Poverty Alleviation

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Poverty Alleviation


Accepted 14 December, 2009 Poverty is a dehumanising condition for every one. It erodes human rights of the affected whether women or men. Poverty subjects an individual to a state of powerlessness, hopelessness, and lack of self-esteem, confidence, and integrity, leading to a situation of multidimensional vulnerability. Poverty has a gender dimension since women and men experience and react differently to its impact. It cuts across age, ethnicity and gender. Unless there are realistic and workable interventions to redress the situation, there develops a vicious circle of poverty where it is inherited from one generation to the other in households, communities and the nation. As many people in Kenya are poor with the women bearing the blunt of it, reducing its impact as well as breaking its vicious circle requires a concerted effort and a gender perspective in all the interventive strategies. Commitment of Kenya Government to eradicate poverty is manifest in its current development strategies, as demonstrated with the efforts towards the achievement of the Millennium Development Goals, especially No. 1, on the eradication of poverty to less than 30% of the Kenyans by 2015 and the Kenya Vision 2030.

Poverty Alleviation


Generally, the concept of gender is taken to incorporate the differences between, women, men, girls and boys as defined by the society. For the purpose of this paper, it is important to consider the fact that the concept is associated with certain attributes which include division of labour, allocation of responsibilities and opportunities, access and control of assets and resources at the family, community and national levels. At the individual level, the concept influences the choices made by women, men, girls and boys as well as their, aspiration and attitude about self and others. It is also important to note that in terms of the development and poverty reduction processes, the concept of gender goes beyond the social differentiation of women and men, to also include different needs and concerns based on their natural or biological differences that should drive the development process (Chipika, 2001, 74).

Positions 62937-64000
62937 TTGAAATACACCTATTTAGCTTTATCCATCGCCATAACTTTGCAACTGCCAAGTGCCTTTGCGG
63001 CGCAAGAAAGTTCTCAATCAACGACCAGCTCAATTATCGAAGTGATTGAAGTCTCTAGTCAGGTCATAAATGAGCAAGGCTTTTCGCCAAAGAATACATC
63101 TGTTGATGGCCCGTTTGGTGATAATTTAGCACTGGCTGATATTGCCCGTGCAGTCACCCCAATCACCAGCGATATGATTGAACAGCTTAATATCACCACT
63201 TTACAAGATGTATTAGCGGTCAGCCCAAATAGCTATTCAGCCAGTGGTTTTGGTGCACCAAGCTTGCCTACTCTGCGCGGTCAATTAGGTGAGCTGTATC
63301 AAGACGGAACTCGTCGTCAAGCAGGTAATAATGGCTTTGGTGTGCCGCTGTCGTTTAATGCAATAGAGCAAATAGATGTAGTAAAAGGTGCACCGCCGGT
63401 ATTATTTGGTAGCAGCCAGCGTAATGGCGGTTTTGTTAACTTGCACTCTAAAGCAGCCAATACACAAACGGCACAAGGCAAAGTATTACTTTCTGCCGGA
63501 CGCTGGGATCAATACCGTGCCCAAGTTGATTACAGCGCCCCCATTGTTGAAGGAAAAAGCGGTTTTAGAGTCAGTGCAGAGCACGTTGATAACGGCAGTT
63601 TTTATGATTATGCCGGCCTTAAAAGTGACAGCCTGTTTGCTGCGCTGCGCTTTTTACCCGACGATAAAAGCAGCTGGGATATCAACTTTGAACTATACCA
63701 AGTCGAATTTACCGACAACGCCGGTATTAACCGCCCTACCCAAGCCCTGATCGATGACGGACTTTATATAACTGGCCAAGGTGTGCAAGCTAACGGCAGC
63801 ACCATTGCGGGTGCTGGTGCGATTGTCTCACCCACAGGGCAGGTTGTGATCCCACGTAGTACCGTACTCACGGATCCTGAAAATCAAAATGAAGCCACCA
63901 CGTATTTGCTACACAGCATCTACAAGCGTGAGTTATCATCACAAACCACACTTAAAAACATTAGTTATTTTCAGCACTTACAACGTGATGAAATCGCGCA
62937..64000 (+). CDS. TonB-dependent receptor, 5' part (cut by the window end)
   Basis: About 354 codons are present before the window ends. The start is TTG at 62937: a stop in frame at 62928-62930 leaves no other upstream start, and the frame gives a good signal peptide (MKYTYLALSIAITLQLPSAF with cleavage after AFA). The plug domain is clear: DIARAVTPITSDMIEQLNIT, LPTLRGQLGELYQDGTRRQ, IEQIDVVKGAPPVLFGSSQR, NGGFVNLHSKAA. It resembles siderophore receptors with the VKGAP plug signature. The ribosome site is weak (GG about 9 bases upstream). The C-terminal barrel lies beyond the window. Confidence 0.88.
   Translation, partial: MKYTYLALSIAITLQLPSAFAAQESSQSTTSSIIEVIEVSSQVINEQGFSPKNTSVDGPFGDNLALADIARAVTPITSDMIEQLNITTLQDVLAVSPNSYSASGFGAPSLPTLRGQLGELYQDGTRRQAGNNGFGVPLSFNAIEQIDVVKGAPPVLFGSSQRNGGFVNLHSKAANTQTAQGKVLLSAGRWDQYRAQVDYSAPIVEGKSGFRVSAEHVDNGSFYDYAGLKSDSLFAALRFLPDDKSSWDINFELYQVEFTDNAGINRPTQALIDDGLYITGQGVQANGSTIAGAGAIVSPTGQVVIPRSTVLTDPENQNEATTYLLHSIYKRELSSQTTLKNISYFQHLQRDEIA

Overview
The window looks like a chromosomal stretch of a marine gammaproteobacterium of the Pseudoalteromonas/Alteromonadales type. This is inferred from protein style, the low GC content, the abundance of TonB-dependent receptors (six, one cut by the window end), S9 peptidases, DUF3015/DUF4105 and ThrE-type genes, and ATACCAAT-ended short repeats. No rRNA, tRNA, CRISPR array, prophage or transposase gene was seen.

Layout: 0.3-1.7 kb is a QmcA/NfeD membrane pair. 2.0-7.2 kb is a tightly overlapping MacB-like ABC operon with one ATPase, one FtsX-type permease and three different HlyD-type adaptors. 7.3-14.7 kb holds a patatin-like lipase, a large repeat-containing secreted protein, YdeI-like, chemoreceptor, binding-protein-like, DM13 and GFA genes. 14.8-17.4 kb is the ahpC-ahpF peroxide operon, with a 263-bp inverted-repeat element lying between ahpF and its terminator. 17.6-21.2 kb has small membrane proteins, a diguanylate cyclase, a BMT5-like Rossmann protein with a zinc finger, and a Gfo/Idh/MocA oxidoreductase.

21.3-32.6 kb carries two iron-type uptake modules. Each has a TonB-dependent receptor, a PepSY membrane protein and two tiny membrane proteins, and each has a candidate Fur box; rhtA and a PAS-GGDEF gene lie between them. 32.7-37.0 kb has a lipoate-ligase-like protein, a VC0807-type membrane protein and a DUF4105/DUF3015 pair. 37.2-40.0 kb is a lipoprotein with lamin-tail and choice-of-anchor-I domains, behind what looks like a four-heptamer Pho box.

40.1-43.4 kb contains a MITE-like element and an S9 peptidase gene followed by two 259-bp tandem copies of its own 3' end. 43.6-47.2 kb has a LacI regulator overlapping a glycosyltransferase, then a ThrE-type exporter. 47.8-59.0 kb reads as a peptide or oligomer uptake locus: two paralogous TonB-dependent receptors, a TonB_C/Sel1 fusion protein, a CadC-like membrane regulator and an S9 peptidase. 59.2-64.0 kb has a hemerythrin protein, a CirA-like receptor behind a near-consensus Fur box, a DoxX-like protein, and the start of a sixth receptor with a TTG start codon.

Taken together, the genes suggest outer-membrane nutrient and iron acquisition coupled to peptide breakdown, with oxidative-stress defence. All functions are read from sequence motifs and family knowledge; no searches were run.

Equally important is the participation of women and men in the development agenda in terms of designing poverty reduction programmes and sharing of accrued benefits. Societies define poverty differently, depending on their socio-cultural and economic orientation. Often it is defined in terms of individual's minimum purchasing power set at a certain amount. It is on this basis that World Bank sets a minimum expenditure threshold that categorises those who live on less than £ 1 a day as extremely poor. This paper perceives poverty as multidimensional and that the poor are those that are in a state of persistent hunger, with inability to access education, health care, clean and safe drinking water, basic sanitation as well as lack of shelter and social networks. The manifestation of poverty as stipulated in the United Nations Beijing Platform for Action and Declaration of 1995 includes lack of income and productive resources, as a result of which there is poor livelihood; hunger and ...
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